Blood Ties: New and Selected Poems 1963–2016
Jeffrey Paparoa Holman
Canterbury University Press, $25.00,
Jeffrey Paparoa Holman
Mākaro Press, $25.00,
It is a harsh fact that we live in a world where there is far more published poetry than people willing or able to read it. Over the past 50 years, poetry has ceased to be a common currency. It is less often a core component of literary studies in either high-school or university curricula. For most people, poetry has become esoteric and increasingly formidable. Few nowadays have ever read more than a handful of poems, let alone committed lines to memory. There are many reasons for this. A significant one is that since the 1960s some of the best poetry has gone to live in Leonard Cohen’s “Tower of Song”; the canon is now plugged into the body electric. Of course, lyrics still matter for people, but only when encased in melody and beats.
So, whenever a volume of poetry appears that is able to capture readers at first glance and then reel them in slowly for deeper, sustained pleasures, we are reminded that all is not yet lost. Jeffrey Paparoa Holman’s collection Blood Ties: New and Selected Poems 1963 -2016 has this effect. These poems have a sturdy, well-weighted directness, an artful verve that welcomes the reader without easy blandishments or hyper-slam theatrics. The poems span a more than 50-year period, but the great majority have been gathered from five volumes published since 2000.
There is an impressive range of themes and subjects – unsurprising, given the variety of Holman’s life experiences (born in London and resident in New Zealand since the age of three). The cover notes list a range of occupations: “shearer, postman, psychiatric social worker and bookseller”. He is also a distinguished historian and scholar in Māori studies. He spent his early years in the coal-mining town of Blackball on the West Coast. He comes from the working world, and his poems affirm a sense of social justice and remembered hardship. He has a cv which echoes Walt Whitman, or the Beats, or Kiwi poets (James K Baxter the postman!) from a generation earlier.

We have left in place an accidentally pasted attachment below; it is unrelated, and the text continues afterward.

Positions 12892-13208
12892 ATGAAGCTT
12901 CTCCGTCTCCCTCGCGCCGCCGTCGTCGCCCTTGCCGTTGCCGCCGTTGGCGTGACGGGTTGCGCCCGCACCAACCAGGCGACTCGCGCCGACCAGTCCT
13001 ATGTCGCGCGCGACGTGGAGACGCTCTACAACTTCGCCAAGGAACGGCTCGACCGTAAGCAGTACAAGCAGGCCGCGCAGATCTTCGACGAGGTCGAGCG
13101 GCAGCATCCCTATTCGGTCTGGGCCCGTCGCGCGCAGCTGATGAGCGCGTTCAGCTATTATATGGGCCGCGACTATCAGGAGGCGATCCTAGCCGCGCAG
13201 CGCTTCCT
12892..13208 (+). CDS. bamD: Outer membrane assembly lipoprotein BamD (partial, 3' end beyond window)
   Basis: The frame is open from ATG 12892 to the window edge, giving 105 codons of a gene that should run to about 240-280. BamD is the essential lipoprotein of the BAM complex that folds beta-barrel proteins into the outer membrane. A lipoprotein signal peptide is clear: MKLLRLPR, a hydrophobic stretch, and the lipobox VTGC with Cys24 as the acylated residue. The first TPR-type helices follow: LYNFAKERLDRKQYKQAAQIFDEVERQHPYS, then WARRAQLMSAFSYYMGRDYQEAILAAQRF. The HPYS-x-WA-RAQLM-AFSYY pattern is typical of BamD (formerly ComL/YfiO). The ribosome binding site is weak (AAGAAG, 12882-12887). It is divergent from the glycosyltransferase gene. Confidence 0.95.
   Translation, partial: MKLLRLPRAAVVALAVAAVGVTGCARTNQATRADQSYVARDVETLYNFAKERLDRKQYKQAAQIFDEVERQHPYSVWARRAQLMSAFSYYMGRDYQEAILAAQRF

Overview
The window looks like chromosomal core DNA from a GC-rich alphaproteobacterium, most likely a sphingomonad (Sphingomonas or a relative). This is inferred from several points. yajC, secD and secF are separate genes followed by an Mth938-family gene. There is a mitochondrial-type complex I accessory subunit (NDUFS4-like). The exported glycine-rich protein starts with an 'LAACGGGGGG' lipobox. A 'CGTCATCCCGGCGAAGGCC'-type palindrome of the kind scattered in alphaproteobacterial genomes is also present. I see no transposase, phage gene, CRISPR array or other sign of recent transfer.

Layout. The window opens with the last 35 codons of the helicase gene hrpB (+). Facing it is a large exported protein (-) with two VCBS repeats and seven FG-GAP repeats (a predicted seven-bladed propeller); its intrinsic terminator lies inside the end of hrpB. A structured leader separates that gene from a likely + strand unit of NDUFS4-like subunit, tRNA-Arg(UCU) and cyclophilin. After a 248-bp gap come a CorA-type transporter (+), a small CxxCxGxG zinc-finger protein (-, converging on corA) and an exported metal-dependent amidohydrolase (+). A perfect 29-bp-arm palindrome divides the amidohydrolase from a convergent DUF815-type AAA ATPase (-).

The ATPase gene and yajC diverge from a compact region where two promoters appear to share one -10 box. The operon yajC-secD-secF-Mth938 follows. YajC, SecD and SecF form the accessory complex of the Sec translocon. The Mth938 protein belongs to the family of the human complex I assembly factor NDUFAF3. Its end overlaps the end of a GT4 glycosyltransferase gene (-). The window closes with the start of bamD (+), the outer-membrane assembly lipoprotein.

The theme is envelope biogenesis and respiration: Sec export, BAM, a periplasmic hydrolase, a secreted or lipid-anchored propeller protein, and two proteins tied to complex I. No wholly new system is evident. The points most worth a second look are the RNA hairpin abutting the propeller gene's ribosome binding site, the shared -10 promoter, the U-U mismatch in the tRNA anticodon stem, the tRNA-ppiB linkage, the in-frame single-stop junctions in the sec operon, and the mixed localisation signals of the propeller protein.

Blood Ties comprises eight sections, but three, in particular, form the core of the book. “Some Ancestors” includes a grouping of elegies about the consanguine links of parents, now departed. In “Father and Son”, he writes: “I do not want another father: old man now / dead, cancer faded / and swelled you”. This is the negligent, cruel, war-damaged father he describes elsewhere in “As Big as a Father”, the title poem of Holman’s collection published in 2002 and winner of the Whitireia Prize the following year. It is a splendid poem and has a strong ballad rhythm which shrewdly stays just short of declamation:
I lost him the first time
Before I could grasp
Who he was ….
I lost him a second time
To the rum-running Navy
Who took him and took him ….
I lost him a third time
To a ship in a bottle
That rocked him and rocked him
And shook out his pockets ….
Holman’s courageous mother is remembered with a child’s fondness in “We’ll Meet” and “Mary at Dawn, 25 April 2004”: “Now Mum is gone, who’s left? Memory once / was a blazing day and now it bites the eyes ….”